An odd finding piqued the interest of Ann-Sofi Duberg, MD, of Örebro University Hospital, Örebro, Sweden, and colleagues. Four otherwise healthy young Swedes came down with non-Hodgkin's lymphoma. Their only risk factor: hepatitis C infection.
Hepatitis C can cause liver cancer, but its role in blood cell and bone marrow cancers is controversial. The researchers say that in general, risk factors for these cancers are related to an altered or weakened immune system such as from HIV or medications that suppress the immune system.
Duberg's team looked at medical records for 27,150 residents of Sweden who, from 1990-2000, learned they had hepatitis C infection.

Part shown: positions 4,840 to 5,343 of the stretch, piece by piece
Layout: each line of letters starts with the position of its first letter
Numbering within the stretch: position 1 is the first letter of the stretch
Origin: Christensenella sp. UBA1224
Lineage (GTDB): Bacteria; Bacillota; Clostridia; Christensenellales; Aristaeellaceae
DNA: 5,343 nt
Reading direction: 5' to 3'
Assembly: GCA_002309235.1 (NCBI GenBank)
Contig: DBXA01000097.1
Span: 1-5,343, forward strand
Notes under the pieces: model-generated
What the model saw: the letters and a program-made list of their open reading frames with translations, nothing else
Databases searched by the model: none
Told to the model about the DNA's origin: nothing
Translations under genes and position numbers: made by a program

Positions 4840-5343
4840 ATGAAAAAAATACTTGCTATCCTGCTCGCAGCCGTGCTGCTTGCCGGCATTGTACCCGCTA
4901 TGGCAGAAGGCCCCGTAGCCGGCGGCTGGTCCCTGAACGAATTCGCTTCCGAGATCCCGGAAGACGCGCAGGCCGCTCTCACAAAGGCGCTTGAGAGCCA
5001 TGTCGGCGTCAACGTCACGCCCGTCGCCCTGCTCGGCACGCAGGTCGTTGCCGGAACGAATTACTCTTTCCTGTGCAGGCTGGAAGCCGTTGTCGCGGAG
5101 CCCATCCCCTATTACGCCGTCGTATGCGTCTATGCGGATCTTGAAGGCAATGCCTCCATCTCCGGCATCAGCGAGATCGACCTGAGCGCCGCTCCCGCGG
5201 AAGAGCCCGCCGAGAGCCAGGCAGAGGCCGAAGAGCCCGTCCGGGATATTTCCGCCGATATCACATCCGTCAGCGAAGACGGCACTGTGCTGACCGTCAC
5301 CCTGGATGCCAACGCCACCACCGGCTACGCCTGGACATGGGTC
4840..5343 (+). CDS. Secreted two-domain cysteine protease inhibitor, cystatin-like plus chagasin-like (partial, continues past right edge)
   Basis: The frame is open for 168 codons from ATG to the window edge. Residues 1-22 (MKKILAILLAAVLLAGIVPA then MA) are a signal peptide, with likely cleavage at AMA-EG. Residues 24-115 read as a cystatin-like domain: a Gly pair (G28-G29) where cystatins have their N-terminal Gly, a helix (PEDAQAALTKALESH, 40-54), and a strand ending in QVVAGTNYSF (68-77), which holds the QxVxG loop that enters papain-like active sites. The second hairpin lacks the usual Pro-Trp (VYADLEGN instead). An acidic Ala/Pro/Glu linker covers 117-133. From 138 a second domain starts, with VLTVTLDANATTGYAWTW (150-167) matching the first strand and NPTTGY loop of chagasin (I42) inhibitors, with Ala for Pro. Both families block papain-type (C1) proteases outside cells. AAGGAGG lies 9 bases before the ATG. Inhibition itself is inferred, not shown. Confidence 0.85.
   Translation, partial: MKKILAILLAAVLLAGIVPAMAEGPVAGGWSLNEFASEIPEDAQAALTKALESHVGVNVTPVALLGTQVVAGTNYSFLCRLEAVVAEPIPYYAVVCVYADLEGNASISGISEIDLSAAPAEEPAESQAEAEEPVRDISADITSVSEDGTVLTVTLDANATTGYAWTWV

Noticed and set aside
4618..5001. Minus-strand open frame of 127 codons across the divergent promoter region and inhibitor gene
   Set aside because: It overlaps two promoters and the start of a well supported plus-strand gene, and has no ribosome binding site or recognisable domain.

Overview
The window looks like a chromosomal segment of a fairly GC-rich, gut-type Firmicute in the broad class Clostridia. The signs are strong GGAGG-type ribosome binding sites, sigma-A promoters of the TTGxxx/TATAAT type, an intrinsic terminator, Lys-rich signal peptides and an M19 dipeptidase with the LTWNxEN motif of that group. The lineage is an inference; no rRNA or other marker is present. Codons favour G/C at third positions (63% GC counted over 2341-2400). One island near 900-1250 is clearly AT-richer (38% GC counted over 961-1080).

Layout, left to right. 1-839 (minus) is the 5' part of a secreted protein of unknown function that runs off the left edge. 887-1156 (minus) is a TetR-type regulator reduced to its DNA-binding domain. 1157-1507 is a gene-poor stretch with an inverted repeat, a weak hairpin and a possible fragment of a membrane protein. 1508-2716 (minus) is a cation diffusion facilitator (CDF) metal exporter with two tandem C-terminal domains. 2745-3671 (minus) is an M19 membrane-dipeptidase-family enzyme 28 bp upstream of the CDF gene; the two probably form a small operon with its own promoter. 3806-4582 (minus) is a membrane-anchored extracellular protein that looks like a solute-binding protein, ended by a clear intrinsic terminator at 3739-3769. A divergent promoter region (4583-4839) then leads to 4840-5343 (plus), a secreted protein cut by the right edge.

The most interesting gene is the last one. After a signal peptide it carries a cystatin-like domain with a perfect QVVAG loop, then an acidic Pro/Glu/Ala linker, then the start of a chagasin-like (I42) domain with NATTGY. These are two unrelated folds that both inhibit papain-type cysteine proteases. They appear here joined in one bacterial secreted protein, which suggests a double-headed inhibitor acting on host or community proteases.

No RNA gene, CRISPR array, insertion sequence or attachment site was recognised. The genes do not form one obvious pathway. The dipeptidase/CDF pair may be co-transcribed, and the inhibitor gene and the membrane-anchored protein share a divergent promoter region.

Compared to the number of cancers one might expect, non-Hodgkin's lymphoma was nearly twice as common in people with hepatitis C infection. Another cancer -- multiple myeloma, a cancer of plasma cells in the bone marrow - was 2.5 times more common in people with hepatitis C than would be expected.
Because for many patients there was a delay in diagnosing hepatitis C infection, the researchers note that they may have underestimated the actual cancer risk.
How could a liver virus cause lymph and marrow cancers? That isn't clear. It's possible that since hepatitis C is a blood-borne virus, some as-yet-unknown cancer-causing agent got into the patients' bloodstreams.
On the other hand, there's also evidence that the hepatitis C virus may get into the cells that become lymph tissues and blood.
There was some good news from the study. Hepatitis C infection does not seem to increase a person's risk of several other cancers: thyroid cancer, chronic lymphatic leukemia, acute lymphatic leukemia, and Hodgkin's lymphoma.
Duberg and colleagues report their findings in the March 2005 issue of Hepatology.